Celia Hilly Character Analysis

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“She might be built like Marilyn [Monroe], but she ain’t ready for no screen test,” said about Celia Rae Foote, the outcast blonde featured in The Help (30). Celia is airy, sweet, and not-so-conservative as far as her clothes go, and because of this (and many, many, many other reasons) the ladies of Jacksonville, Mississippi shut her out. Is it her own fault, however, that they branded her as an unacceptable member of society for her differences or is the fault in the hands of the society itself? From the moment Minny introduces Celia, her soon-to-be maid, she describes her as white trash and compared to “nice white ladies” because she isn’t wearing shoes. She wears twice as much makeup as “the other white ladies” and has a bust line comparable to that of the short and stout Minny (31).…show more content…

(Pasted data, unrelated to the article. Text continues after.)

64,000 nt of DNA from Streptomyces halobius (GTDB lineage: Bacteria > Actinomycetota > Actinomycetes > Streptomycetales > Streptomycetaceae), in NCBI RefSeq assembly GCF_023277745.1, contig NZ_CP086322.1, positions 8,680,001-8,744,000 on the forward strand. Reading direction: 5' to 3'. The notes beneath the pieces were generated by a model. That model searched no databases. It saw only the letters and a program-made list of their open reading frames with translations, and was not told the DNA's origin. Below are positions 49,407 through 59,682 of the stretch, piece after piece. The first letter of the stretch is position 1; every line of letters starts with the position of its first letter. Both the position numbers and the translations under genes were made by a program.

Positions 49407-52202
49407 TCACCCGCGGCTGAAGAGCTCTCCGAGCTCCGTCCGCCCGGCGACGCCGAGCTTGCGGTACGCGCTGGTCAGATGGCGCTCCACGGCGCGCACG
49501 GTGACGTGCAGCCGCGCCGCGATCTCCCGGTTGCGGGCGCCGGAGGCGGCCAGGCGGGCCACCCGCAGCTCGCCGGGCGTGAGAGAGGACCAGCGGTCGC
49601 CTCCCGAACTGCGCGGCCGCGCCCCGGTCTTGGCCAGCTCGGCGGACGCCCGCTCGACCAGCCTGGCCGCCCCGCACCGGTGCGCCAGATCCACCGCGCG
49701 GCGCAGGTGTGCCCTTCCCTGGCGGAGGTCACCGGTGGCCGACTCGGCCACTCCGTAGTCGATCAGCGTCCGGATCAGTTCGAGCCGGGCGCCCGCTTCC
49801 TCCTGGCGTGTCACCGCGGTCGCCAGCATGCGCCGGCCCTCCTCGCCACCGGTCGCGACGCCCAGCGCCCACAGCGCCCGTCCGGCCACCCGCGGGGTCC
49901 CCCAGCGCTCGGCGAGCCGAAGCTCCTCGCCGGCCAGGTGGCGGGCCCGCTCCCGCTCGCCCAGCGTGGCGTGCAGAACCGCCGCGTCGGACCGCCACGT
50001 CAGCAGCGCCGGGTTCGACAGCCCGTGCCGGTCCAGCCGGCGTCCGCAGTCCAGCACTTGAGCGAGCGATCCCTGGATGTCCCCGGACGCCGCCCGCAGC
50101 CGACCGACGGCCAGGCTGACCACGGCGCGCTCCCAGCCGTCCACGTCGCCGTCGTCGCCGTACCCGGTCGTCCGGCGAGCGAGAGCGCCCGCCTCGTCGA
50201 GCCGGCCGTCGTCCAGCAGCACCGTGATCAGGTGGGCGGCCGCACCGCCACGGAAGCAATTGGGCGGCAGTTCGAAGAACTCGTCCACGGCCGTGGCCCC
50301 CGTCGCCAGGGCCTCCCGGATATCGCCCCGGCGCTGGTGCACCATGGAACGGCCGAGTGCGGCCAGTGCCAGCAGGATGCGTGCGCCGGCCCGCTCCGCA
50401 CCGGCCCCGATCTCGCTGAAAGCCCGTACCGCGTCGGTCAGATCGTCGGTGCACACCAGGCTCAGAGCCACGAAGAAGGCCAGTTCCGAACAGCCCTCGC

Hilly is a cruel character, one that people shouldn’t listen to in the first place, but her societal status and threatening stance on life makes everyone deathly afraid to get on her bad side, especially Celia. The fact that Hilly treats Celia with such spite for marrying her ex-boyfriend and everyone goes along with it is astonishing and yet, in Jacksonville, it is the norm. Celia is not a terrible person for being raised in Sugar Ditch, but she is treated like one. Her love for Hollywood couture makes her glamorous, not obnoxious, and her love for her black maid makes her caring, not daring. Furthermore, we can conclude that the society around her values friendship and status—however corrupt. No matter how fake or conniving Hilly seems, she always has faithful followers, from the unsure Elizabeth to the Benefit members down to the subject at question, Celia Rae Foote. This is how their society works and no one questions it. Everyone, including Celia, is silently discontent, and that’s just the way Hilly prefers
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